In the year prior to defendant's discharge as claims counsel, at a time when the firm was also acting as claims counsel to Legion Insurance Co., three claims were made under Ulico policies by union benefit funds.2  The benefit funds subsequently replaced their Ulico policies with TFL insurance policies obtained from Legion.   Defendant sent reservation of rights letters to the funds on behalf of plaintiff, and plaintiff ultimately settled the claims, which were paid after Ulico severed its relationship with defendant.

The second amended complaint asserts a cause of action for malpractice.   This claim encompasses the three benefit fund claims and alleges that, in handling these matters, defendant failed to exercise that degree of diligence and care normally possessed by attorneys of ordinary skill and knowledge.   In connection with defendant's role in assisting PIA to set up Legion as a competitor, the complaint also asserts causes of action for breach of fiduciary duty, aiding and abetting PIA's breach of fiduciary duty, tortious interference with plaintiff's contractual relations and tortious interference with its prospective economic advantage.   However, the complaint does not confine the malpractice cause of action to defendant's dual representation of plaintiff and Legion on the benefit fund claims, but incorporates the same factual allegations advanced in support of the causes of action for breach of fiduciary duty and aiding and abetting PIA's breach of fiduciary duty.   The complaint seeks forfeiture of the amount received by defendant as compensation for its breach of fiduciary duty and $3.5 million for legal malpractice.   However, all causes of action seek the same amount, “believed to be in excess of $25 million,” in consequential damages, together with punitive damages.

Plaintiff moved for summary judgment on its cause of action for breach of fiduciary duty and for an order directing defendant to turn over legal fees received during the period of its disloyalty.   Defendant cross-moved for summary judgment dismissing the complaint.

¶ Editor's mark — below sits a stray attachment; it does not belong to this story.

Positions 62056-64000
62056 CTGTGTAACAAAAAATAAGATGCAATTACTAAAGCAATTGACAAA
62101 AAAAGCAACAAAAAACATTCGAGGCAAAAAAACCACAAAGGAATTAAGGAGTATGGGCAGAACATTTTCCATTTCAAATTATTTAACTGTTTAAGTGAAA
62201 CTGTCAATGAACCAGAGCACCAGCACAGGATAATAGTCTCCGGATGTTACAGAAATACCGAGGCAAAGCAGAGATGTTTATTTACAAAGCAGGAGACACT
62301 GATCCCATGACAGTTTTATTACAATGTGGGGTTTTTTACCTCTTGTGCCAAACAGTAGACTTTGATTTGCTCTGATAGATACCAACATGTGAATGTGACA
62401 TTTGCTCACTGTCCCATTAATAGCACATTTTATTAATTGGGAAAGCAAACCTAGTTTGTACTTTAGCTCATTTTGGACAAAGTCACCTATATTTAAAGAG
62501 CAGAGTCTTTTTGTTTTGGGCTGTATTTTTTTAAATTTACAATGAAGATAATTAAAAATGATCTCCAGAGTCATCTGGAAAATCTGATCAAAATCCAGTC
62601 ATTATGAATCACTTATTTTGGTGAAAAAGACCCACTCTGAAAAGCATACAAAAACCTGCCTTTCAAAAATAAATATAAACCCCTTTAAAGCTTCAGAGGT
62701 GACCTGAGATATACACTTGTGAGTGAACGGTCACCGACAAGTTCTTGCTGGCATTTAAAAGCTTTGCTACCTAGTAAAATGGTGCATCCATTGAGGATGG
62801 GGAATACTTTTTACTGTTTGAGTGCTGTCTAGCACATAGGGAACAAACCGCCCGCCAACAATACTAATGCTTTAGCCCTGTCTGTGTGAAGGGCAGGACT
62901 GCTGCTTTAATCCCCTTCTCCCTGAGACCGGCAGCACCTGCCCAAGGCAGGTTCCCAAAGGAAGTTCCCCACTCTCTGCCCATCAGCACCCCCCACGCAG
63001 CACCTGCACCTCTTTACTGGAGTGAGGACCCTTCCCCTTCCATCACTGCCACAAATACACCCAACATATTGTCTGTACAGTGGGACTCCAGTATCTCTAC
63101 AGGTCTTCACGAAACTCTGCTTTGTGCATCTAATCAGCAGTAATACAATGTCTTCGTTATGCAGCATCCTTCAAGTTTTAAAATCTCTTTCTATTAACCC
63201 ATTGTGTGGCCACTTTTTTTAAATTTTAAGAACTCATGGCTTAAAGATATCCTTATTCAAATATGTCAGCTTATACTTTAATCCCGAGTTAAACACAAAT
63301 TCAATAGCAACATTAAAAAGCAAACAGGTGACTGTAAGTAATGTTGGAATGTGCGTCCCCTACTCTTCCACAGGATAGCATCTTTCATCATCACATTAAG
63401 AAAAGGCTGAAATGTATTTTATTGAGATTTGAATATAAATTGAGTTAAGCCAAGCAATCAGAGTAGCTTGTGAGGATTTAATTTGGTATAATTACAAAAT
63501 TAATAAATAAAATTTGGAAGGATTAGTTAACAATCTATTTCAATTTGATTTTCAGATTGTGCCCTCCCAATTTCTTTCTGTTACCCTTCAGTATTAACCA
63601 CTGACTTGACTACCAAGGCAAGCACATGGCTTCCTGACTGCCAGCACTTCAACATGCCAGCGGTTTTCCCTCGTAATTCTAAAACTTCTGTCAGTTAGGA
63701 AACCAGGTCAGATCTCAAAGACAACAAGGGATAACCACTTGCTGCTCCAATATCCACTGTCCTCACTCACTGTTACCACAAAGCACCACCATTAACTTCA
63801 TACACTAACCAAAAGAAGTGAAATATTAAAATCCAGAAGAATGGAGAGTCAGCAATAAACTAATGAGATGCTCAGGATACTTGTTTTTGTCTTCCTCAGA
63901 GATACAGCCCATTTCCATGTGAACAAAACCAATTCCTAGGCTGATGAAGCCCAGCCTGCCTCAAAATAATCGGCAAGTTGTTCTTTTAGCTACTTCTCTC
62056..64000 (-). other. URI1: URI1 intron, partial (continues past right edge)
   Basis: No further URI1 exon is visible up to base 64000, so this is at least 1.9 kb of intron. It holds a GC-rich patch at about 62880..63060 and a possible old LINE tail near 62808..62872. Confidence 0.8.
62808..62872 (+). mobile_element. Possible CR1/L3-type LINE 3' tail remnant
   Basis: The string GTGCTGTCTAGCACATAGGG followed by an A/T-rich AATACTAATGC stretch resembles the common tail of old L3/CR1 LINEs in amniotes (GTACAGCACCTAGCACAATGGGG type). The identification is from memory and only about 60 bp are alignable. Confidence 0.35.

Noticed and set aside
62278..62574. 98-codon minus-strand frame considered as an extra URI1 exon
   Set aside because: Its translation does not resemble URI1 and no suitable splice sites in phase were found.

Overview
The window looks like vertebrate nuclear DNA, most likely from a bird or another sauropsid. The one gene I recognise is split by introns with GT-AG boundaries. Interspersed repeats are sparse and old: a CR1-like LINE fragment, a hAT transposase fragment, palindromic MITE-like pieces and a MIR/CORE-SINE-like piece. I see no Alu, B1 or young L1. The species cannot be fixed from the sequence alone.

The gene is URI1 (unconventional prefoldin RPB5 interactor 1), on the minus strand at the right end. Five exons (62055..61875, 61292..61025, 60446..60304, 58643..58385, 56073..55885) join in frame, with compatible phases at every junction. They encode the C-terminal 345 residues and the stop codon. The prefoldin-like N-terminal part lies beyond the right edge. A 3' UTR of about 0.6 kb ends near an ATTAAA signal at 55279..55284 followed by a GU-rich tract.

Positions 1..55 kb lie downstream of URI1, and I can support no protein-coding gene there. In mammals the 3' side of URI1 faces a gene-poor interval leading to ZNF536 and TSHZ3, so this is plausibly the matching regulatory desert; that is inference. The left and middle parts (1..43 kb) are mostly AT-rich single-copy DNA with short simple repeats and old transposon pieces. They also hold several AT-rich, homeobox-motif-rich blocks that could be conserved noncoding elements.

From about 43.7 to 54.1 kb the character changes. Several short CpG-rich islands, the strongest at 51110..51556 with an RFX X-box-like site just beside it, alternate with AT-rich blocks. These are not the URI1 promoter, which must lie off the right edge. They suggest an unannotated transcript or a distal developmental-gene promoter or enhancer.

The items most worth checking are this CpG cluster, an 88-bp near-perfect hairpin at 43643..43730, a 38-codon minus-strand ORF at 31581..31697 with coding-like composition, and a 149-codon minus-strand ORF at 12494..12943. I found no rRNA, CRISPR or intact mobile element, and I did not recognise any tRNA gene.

Supreme Court found the complaint meritorious.   It declined to dismiss the malpractice cause of action on the basis of conflicting deposition testimony concerning whether defendant had preserved its notice and coverage defenses as to the three benefit fund claims before requesting authority to settle them for as much as $4 million. The court further declined to dismiss plaintiff's breach of fiduciary duty cause of action as duplicative of its malpractice cause of action.   It reasoned that the two claims arose from different facts-the malpractice claim from defendant's dual representation of plaintiff and Legion as claims manager, and the breach of fiduciary duty claim from defendant's assistance to PIA in transferring plaintiff's business to Legion.   The court denied dismissal of the claim for aiding and abetting PIA's breach of fiduciary duty, reasoning that defendant failed to demonstrate its lack of “ ‘substantial assistance’ to PIA in connection with the latter's breach.”   Finally, the court declined to dismiss plaintiff's claim for tortious interference with contractual relations, rejecting defendant's assertion that PIA's contract with plaintiff was nonexclusive and noting that a tortious interference claim can be based on even an at-will or a voidable contract.   However, the court granted the cross motion to the extent of dismissing plaintiff's claim for tortious interference with prospective economic advantage, a ruling with which plaintiff does not take issue and the propriety of which is not before us.

As to plaintiff's motion for partial summary judgment, the court rejected defendant's contention that it was unaware of PIA's intention to effect a transfer of plaintiff's clients to Legion, identifying two pieces of documentary evidence establishing that defendant knowingly assisted PIA's efforts.   The court therefore granted partial summary judgment to plaintiff on its first cause of action for breach of fiduciary duty and granted plaintiff's motion to recover legal fees to the extent of directing the assessment and forfeiture of fees paid to defendant from January 1, 1996 through June 30, 1999, the time period during which the court found defendant to have been disloyal to plaintiff.

It is defendant's position that the retainer agreement limits its representation to “claims counsel” and reflects the parties' understanding that defendant would provide similar representation to other companies offering TFL insurance coverage.   Defendant contends that, in the absence of evidence of its misuse of client confidences, there is no basis upon which to find that the law firm breached its professional duty to plaintiff by providing legal assistance to PIA in establishing Legion as a provider of TFL insurance.